Following a week of blistering temperatures, Sunday 21st July dawned slighly overcast, although for some attendees that may purely have been the after effects of the semi-legendary Baccus Beer and Curry session the previous night. However, by 8.30 the front doors of the Workstation were flung open and rolled up and the place became a hive of activity as traders and wargamers began carrying boxes and bits of scenery to their respective tables and began the usual race against time to get set up before the public made their entrance.

Here's a snapshot of what went on during the day...

Visitors were immediately presented with the epic span of Steve Thomas's ECW spectacular. This is a massive ECW battle played at 1:1 scale. There were 22,000 figures on the table itself was thirty two feet in length! This shot was taken from the atrium as it was the only way we could get a good view of the game in one shot. Even then we still only feature half of the table...

A view from above.

MAD gamers presented their outstanding Isandhlwana participation extravaganza, using the superb terrain supplied by Dan Hodgson.

And providing a complete change of pace and period, Leeds Wargames Society staged a 1980s Fulda Gap game:

Continuing the Russian them, Derek Pitman was kept busy replaying the Retreat from Moscow with the Baccus 1812 Quick Steppe, game:

There were three Polemos games staged on the day, all of which offered commands to interested parties. Firstly, Chris Grice and friends staged a Blenheim scenario using his WSS rules:

Meanwhile Nick Dorrel was simultaneously hosting a Seven Years War game (sorry no picture of this one) and helping the irrepressible Per Broden with his wonderful recreaction of the Battle of Klissow from the GNW:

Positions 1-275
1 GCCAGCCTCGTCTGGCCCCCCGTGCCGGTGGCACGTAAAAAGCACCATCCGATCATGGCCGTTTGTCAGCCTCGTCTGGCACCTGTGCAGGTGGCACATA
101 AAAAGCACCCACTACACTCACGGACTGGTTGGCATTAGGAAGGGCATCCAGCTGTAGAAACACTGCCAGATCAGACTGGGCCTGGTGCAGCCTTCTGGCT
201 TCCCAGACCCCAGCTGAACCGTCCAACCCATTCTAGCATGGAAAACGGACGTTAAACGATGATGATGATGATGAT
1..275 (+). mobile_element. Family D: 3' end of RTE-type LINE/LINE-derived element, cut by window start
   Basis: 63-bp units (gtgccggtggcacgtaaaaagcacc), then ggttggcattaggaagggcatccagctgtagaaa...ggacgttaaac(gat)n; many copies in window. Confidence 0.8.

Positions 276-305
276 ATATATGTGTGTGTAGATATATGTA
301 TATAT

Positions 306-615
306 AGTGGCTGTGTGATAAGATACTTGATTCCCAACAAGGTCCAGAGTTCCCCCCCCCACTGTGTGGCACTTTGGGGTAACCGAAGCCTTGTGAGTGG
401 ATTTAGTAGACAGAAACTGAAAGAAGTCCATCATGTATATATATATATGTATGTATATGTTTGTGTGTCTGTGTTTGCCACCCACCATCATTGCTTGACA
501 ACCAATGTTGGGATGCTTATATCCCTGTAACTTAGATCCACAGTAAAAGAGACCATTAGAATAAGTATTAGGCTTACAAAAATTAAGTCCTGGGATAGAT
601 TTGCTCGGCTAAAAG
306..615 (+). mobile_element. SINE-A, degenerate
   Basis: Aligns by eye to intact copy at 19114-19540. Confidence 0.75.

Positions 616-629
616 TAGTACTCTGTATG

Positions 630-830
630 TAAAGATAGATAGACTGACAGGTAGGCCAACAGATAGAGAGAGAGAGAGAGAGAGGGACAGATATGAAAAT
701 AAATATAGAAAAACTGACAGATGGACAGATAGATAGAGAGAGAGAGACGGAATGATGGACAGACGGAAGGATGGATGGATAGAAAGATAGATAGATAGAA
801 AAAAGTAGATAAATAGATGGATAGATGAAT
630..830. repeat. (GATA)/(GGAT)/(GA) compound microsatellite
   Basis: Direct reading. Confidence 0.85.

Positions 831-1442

Total Battle Miniatures presented the battle of Vimiero. As with the Klissow game, this was a perfect example of how 6mm games can excel with a thoughtful combination of scenery and presentation. In both cases, the setting for the games were works of art in themselves, but added to the experience of the whole, without dominating the presentation.

On a more practical wargaming level, Wargames Emporium were highlighting the crossover potential between figure and board gaming by presenting three games all using the Command and Colours system.

And on an even smaller scale, Wakefield and District Games presented the smallest game of the event, a WW2 game on a board just two feet across...

Thanks to Nick Johnson for the photos.

In addition to all of this lot, Dr Mike Salway presented his ever popular painting clinic and alongside with Aardvark painting service offered practical hands-on tips and techniques for painting 6mm figures.

There were two Q&A sessions staged during the day. The first saw Peter and The Igor (aka 'Team Baccus') face a pack of interested parties who presented the dynamic duo with a barrage of wide ranging questions about just how a toy soldier company functions. This was great fun for all concerned, although I don't know if anyone who was there left the room knowing anything more than when they first entered. The second saw Chris Grice, Nick Dorrell and Peter Berry faced by a stern panel of Polemos gamers all eager to gain nuggets of hidden knowledge. Again an enjoyable and friendly session which threatened to over-run the time available to it.

The day was rounded off with a raffle draw in support of the Royal British Legion, with the prizes generously donated by the traders in attendance.


Both Baccus and Wargames Emporium would like to thank the following, without whom the JOS would not have been possible:

For the Games:

  • MAD gamers
  • Dan Hodgson
  • Steven Thomas and members of Sheffield Wargames Society
  • Wakefield and District Wargamers
  • Per Broden
  • Nick Dorrell
  • Chris Grice
  • Leeds Wargames Society

The Traders:

  • Timecast
  • Total Battle Miniatures
  • Rapier Miniatures
  • Heroics & Ros

Painting Clinics:

  • Dr Mike
  • Aardvark

And for making sure things went well on that day:

  • Lindy
  • Ash
  • Rob
  • Nick
  • The staff at the Workstation

All in all, the day was a great success, although we'd have to admit to wanting to see a few more warm bodies through the door. All the games were played, the painting clinics kept busy and the seminars well attended. The traders reported a healthy day and everyone seemed to depart with a smile on their face. Plans are already being made for the 2014 show, and if you didn't make it to this one, then, the Joy of Six 2014 will take place on Sunday 20th July. Get it in your diary now!


>>>JOS page >>>

>>>Gaming Day 2012>>>